With the dawn of the morning of Sodom’s destruction, 19;15, the angels pressure Lot to leave, because they need to do their job. They tell him to take his wife and shete venotekha ha-nimtza’ot, literally your two daughters who are present—as Rashi puts it, the daughters who still live with you. Onkelos writes de-ishtakhah mehemnan imakh, who have been found faithful with you. ArtScroll offers two readings, Marpei Lashon says they had some merits of their own, a reasonable reading of mehemnan, faithful, although imakh, with you, does not quite fit.
Nesinah LaGer says they believed him, did not laugh at him as the sons in law had (I think he implies these were the wives of those sons-in-law, had separated from their husbands to join their father). I find this reading both more convincing and a reminder of an important oft forgotten point: when people make true claims about Hashem and how Hashem is running the world, claims others ignore, reject, or even ridicule, the simple fact of joining the person, declaring one’s belief in the truth of his/her claims, itself counts as a merit, itself puts us on the better side of life.
Wandering in a Lost World
The last phrase I am going to focus on here comes after the destruction of Sodom, when famine again pushes Avraham out of the land, to Pelishtim. The story goes instructively different here, and Avimelekh complains to Avraham about being misled. As part of his defense of his choices, 20;13, Avraham says ka-asher hit’u oti Elokim mi-beit avi, read by Rashi in the simple sense of “when Hashem caused me to wander from my father’s house.”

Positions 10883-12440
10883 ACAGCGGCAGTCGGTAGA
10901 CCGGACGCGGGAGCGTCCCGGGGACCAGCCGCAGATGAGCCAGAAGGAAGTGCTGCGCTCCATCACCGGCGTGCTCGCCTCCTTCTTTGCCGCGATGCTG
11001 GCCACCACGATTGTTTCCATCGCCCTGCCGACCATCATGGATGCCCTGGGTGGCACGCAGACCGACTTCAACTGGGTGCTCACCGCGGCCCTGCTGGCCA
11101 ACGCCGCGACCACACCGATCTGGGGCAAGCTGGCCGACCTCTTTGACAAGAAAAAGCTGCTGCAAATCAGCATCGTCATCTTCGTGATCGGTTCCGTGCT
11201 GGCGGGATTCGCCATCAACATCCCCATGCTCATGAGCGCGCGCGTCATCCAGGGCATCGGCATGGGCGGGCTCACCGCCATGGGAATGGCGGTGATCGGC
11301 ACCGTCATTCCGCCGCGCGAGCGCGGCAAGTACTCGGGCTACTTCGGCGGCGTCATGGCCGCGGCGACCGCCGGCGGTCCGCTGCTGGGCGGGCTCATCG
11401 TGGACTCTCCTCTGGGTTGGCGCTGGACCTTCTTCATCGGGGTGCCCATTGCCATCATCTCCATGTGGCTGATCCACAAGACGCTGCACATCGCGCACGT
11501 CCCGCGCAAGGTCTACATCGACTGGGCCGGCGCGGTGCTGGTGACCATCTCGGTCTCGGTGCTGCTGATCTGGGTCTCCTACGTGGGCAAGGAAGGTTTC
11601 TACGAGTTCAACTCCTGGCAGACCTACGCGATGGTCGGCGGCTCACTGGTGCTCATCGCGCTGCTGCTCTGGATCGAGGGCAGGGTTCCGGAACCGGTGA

As ArtScroll points out, reading it this way forces Rashi to fudge the verb hit’u, a plural form, where Hashem is One (I could imagine arguing Avraham used the plural with Avimelekh, an idolater, because the term for Gd was Elokim, a seemingly plural word in Hebrew. But our concern is Onkelos). Who writes kad te’o ammemaya batar ovadei yedeihon, yati kariv Hashem le-dahaltei, when the nations strayed after the work of their hands, Hashem brought me close to the fear of Him.
The reading assumes a sort of ellipsis after ka’asher hit’u, when they (the nations of the world, implied) strayed (we are supposed to know he means after powers other than Hashem), Gd took me (the verb implied, and understood to mean “brought me close to Hashem’s service).
Not a simple reading, it was in Onkelos’ view the best sense of the text.
Leaving us with a sample of Parshat Va-Yera where Onkelos pushes us to recognize a broader world of faith than we might have seen on our own. The world receives its blessings through Avraham, Avraham stands in prayerful service to Hashem, the cities of Sodom were never going to be completely spared, because sin requires punishment, and Lot’s daughters earned their salvation by ratifying their father’s view when all around mocked it. Ending with Avraham’s awareness of how he differed from the people of his time, having been brought close to Hashem’s worship.
Onkelos was no simple literalist, and if we pay attention, we can be religiously enriched by his additions, especially these from Parshat Va-Yera.